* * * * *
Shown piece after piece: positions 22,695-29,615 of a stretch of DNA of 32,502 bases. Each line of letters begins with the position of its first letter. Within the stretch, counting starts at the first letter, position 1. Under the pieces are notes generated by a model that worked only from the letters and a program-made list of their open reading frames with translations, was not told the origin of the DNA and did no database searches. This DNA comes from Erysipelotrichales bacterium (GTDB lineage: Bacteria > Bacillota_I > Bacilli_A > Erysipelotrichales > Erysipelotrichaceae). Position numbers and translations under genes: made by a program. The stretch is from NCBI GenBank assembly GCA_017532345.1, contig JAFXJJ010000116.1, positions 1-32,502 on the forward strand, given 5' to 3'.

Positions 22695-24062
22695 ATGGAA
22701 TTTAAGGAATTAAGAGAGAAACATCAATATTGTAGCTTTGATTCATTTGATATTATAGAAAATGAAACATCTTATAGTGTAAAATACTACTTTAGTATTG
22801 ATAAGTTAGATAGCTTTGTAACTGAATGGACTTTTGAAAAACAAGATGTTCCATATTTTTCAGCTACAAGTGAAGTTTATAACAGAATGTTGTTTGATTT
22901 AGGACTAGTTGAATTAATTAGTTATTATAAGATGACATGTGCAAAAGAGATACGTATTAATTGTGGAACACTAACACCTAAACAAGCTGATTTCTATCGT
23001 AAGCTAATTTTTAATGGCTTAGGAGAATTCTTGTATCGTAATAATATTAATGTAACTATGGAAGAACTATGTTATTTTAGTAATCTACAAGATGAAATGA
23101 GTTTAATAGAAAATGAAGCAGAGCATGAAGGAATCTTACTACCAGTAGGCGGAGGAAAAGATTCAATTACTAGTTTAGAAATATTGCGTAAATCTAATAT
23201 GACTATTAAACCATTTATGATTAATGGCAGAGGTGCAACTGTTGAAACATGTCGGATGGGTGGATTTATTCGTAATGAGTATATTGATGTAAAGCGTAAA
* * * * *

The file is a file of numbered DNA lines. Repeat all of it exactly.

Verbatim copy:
Shown piece after piece: positions 22,695-29,615 of a stretch of DNA of 32,502 bases. Each line of letters begins with the position of its first letter. Within the stretch, counting starts at the first letter, position 1. Under the pieces are notes generated by a model that worked only from the letters and a program-made list of their open reading frames with translations, was not told the origin of the DNA and did no database searches. This DNA comes from Erysipelotrichales bacterium (GTDB lineage: Bacteria > Bacillota_I > Bacilli_A > Erysipelotrichales > Erysipelotrichaceae). Position numbers and translations under genes: made by a program. The stretch is from NCBI GenBank assembly GCA_017532345.1, contig JAFXJJ010000116.1, positions 1-32,502 on the forward strand, given 5' to 3'.

Positions 22695-24062
22695 ATGGAA
22701 TTTAAGGAATTAAGAGAGAAACATCAATATTGTAGCTTTGATTCATTTGATATTATAGAAAATGAAACATCTTATAGTGTAAAATACTACTTTAGTATTG
22801 ATAAGTTAGATAGCTTTGTAACTGAATGGACTTTTGAAAAACAAGATGTTCCATATTTTTCAGCTACAAGTGAAGTTTATAACAGAATGTTGTTTGATTT
22901 AGGACTAGTTGAATTAATTAGTTATTATAAGATGACATGTGCAAAAGAGATACGTATTAATTGTGGAACACTAACACCTAAACAAGCTGATTTCTATCGT
23001 AAGCTAATTTTTAATGGCTTAGGAGAATTCTTGTATCGTAATAATATTAATGTAACTATGGAAGAACTATGTTATTTTAGTAATCTACAAGATGAAATGA
23101 GTTTAATAGAAAATGAAGCAGAGCATGAAGGAATCTTACTACCAGTAGGCGGAGGAAAAGATTCAATTACTAGTTTAGAAATATTGCGTAAATCTAATAT
23201 GACTATTAAACCATTTATGATTAATGGCAGAGGTGCAACTGTTGAAACATGTCGGATGGGTGGATTTATTCGTAATGAGTATATTGATGTAAAGCGTAAA